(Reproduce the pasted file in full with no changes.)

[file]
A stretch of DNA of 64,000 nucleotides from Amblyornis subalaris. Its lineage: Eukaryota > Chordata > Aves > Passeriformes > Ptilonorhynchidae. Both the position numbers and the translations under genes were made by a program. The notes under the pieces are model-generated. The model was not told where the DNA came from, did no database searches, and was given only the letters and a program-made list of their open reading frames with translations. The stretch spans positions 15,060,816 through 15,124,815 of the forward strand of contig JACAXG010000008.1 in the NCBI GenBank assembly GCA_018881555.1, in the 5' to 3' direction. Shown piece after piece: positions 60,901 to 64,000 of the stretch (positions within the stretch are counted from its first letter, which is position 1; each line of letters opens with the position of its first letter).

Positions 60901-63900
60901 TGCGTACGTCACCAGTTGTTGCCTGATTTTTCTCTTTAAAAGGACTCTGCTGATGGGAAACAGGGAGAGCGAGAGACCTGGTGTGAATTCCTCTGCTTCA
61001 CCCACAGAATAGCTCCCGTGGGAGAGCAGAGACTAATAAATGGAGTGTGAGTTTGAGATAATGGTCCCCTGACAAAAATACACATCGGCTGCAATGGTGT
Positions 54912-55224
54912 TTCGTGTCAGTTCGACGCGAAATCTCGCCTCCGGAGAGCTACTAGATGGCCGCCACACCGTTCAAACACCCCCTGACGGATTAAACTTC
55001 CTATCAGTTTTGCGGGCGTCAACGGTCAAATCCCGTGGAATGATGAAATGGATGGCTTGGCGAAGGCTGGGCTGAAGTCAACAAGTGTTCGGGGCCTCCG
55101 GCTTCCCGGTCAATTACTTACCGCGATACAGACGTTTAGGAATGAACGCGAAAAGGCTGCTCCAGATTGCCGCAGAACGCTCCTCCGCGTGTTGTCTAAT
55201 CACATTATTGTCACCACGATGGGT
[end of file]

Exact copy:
A stretch of DNA of 64,000 nucleotides from Amblyornis subalaris. Its lineage: Eukaryota > Chordata > Aves > Passeriformes > Ptilonorhynchidae. Both the position numbers and the translations under genes were made by a program. The notes under the pieces are model-generated. The model was not told where the DNA came from, did no database searches, and was given only the letters and a program-made list of their open reading frames with translations. The stretch spans positions 15,060,816 through 15,124,815 of the forward strand of contig JACAXG010000008.1 in the NCBI GenBank assembly GCA_018881555.1, in the 5' to 3' direction. Shown piece after piece: positions 60,901 to 64,000 of the stretch (positions within the stretch are counted from its first letter, which is position 1; each line of letters opens with the position of its first letter).

Positions 60901-63900
60901 TGCGTACGTCACCAGTTGTTGCCTGATTTTTCTCTTTAAAAGGACTCTGCTGATGGGAAACAGGGAGAGCGAGAGACCTGGTGTGAATTCCTCTGCTTCA
61001 CCCACAGAATAGCTCCCGTGGGAGAGCAGAGACTAATAAATGGAGTGTGAGTTTGAGATAATGGTCCCCTGACAAAAATACACATCGGCTGCAATGGTGT
Positions 54912-55224
54912 TTCGTGTCAGTTCGACGCGAAATCTCGCCTCCGGAGAGCTACTAGATGGCCGCCACACCGTTCAAACACCCCCTGACGGATTAAACTTC
55001 CTATCAGTTTTGCGGGCGTCAACGGTCAAATCCCGTGGAATGATGAAATGGATGGCTTGGCGAAGGCTGGGCTGAAGTCAACAAGTGTTCGGGGCCTCCG
55101 GCTTCCCGGTCAATTACTTACCGCGATACAGACGTTTAGGAATGAACGCGAAAAGGCTGCTCCAGATTGCCGCAGAACGCTCCTCCGCGTGTTGTCTAAT
55201 CACATTATTGTCACCACGATGGGT